Bill Harrah and Harold Smith were among the first to realize the amazing potential in gaming establishments. Reno had the wealthy visitors and they might as well spend their money in the casinos. Starting modestly, the two soon built their individual establishments into the most popular places in town. Slot machines, crap tables and twenty-one games soon relieved many visitors of their money.
To this day, Reno is still growing. Hotels and casinos have been erected outside the "red-line" district of downtown. And downtown is restoring itself in new ways reflecting the diversity of the city. Unfortunately, many of the famous old landmarks have met their fate via wrecking ball and implosion. The Reno Arch still proclaims the town as "The Biggest Little City In The World" and will probably remain forever. The town has become a center for Artown and Lake Tahoe. Special events bring in as many visitors as the casinos. Gaming is here to stay, but Reno has so much more to offer. Respectability has come to the banks of the Truckee.
Considered a small town by most visitors, “The Biggest Little City” is full of surprises. The Truckee Meadows offers year-round entertainment, sports activities and special events. The town is undergoing Reno-vation and it shows; the downtown area has revitalized itself with major changes along Virginia Street and the Truckee River Walk. Business people will have every amenity necessary to make their stay pleasurable, while family vacationers will find activities for each member to enjoy. Accommodations are available to suit everyone at very reasonable rates compared to most vacation spots.
Downtown Reno is known for hotels that are combined with casinos. You can enjoy the conveniences of the hotel then go to the casino without ever leaving the building. Eldorado Hotel Casino is a luxurious hotel with a casino, ten restaurants and a nightclub. Eldorado also boasts comfortable rooms and great service. Most of the larger casinos such as Harrah's Reno have showrooms and entertainment, along with large hotel rooms. Another obvious choice might be Circus Circus Hotel Casino. Adults will love the hotel's casino and reasonable prices and children will love the daily free circus shows. Club Cal-Neva Hotel Casino also has moderate hotel room rates and a great sports book. If you're looking for a large meeting space the Silver Legacy Resort Casino offers 150,000 square feet of convention space and has excellent catering and convention services.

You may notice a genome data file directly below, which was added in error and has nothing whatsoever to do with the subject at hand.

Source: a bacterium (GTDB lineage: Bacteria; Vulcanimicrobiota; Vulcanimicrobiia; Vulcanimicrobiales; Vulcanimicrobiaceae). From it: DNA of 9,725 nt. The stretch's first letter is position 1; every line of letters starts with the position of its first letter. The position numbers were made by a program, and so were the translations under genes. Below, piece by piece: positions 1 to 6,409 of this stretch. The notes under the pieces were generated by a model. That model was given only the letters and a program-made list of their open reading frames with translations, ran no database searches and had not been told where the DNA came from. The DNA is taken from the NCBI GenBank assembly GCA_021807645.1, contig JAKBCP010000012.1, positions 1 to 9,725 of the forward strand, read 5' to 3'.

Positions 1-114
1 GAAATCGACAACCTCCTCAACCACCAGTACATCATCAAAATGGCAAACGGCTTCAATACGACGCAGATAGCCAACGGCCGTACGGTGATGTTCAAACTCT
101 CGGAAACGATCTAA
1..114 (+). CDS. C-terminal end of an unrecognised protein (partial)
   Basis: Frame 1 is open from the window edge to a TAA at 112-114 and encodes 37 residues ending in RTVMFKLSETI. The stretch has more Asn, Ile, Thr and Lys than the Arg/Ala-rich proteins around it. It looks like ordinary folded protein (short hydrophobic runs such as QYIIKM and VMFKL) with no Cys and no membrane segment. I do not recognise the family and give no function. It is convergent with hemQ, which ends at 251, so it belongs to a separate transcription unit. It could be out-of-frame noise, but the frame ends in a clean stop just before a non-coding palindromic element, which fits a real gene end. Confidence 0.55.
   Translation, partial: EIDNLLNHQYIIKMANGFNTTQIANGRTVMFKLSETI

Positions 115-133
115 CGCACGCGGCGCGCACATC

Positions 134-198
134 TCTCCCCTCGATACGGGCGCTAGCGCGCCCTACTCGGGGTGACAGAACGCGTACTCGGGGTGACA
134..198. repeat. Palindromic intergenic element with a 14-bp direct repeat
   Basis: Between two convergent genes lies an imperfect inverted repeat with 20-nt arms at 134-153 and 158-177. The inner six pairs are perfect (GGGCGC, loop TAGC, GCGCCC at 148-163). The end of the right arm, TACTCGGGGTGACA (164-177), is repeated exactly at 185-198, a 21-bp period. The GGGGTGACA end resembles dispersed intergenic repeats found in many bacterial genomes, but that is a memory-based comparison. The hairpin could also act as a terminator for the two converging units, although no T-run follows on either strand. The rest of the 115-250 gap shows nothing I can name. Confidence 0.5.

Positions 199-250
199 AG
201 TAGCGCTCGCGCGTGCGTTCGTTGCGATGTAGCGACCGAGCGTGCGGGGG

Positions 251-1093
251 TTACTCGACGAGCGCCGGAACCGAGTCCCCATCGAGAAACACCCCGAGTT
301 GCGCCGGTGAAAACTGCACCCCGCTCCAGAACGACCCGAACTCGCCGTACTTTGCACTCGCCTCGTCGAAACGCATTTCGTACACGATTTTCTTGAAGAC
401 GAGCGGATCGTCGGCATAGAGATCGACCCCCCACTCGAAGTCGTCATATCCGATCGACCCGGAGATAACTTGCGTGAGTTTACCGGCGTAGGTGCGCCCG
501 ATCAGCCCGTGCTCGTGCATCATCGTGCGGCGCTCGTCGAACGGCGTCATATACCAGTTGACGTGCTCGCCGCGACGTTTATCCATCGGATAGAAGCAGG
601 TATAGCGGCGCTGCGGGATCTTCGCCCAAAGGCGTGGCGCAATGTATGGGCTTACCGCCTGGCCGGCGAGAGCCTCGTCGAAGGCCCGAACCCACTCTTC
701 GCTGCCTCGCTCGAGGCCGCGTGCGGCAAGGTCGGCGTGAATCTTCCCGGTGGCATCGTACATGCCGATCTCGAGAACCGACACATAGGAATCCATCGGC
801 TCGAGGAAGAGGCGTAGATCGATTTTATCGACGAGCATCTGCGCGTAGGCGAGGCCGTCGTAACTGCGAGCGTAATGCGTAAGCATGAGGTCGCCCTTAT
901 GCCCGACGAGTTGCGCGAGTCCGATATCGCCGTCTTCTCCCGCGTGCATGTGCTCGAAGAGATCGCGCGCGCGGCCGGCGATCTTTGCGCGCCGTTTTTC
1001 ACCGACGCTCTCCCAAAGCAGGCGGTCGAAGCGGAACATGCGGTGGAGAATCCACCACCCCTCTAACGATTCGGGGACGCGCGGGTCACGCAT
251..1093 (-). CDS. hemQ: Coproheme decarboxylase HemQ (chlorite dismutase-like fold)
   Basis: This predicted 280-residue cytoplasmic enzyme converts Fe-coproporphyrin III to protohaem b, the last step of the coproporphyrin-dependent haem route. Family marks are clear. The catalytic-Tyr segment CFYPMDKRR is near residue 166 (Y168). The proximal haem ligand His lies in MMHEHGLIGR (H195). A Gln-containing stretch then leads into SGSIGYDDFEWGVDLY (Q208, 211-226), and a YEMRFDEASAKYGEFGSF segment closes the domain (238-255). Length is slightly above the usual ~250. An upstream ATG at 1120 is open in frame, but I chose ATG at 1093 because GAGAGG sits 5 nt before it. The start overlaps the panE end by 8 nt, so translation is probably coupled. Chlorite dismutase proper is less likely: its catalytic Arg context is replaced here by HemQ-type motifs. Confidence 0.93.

If you stay in the greater Reno, you'll be a short ride away from the downtown attractions while avoiding the larger crowds. The Grand Sierra Resort & Casino offers a large arcade and a bowling alley for both children and adults to enjoy. The Sands Regency has excellent choices for nightly shows and fine dining. If you want to stay near the Reno/Sparks Convention Center, the Atlantis Casino Resort & Spa is located directly across from it to make your commute a breeze. The marvelous Peppermill Hotel Casino is in the same vicinity with some of the best rooms in town. If you are a big spender in the casino or have an extra $5,000, you might want to spend a night in the Safari Suite.
Sparks is close to Reno and you can find some great hotel deals. Windsor Inn is close to Victorian Square, a central point in the city. Silver Club Hotel Casino is a beautiful hotel with Victorian decor. Most of the major casinos have huge convention areas including John Ascuaga's Nugget in Sparks with more than 100,000 square feet of meeting facilities, not to mention the fine casino and restaurants.
If you have the time, spend a relaxing and serene visit to nearby Lake Tahoe. The Sierra Nevada Mountains encompass this breathtaking crystal clear blue lake and you will find a multitude of choices for your lodging pleasure. Skiing is the big winter sport here, and most hotels offer ski packages that give you a ride to the slopes, an all day ski lift pass, a room to stay in and usually a free breakfast or dinner. The Tahoe Biltmore Lodge Casino and Harvey's Tahoe would both be good choices and offer such packages. The Fantasy Inn & Wedding Chapel is a great pick if you are coming up for your honeymoon or just a romantic get-away. The ideal place for combining a business trip with outdoor activities is Granlibakken Resort & Conference Center. If you like to walk along the beach or just soak up the sun, the Haus Bavaria is within walking distance of the lake. Consider a stay at the south shore where the majority of the casinos such as MontBleu Casino Resort & Spa and Harrah's Lake Tahoe are located.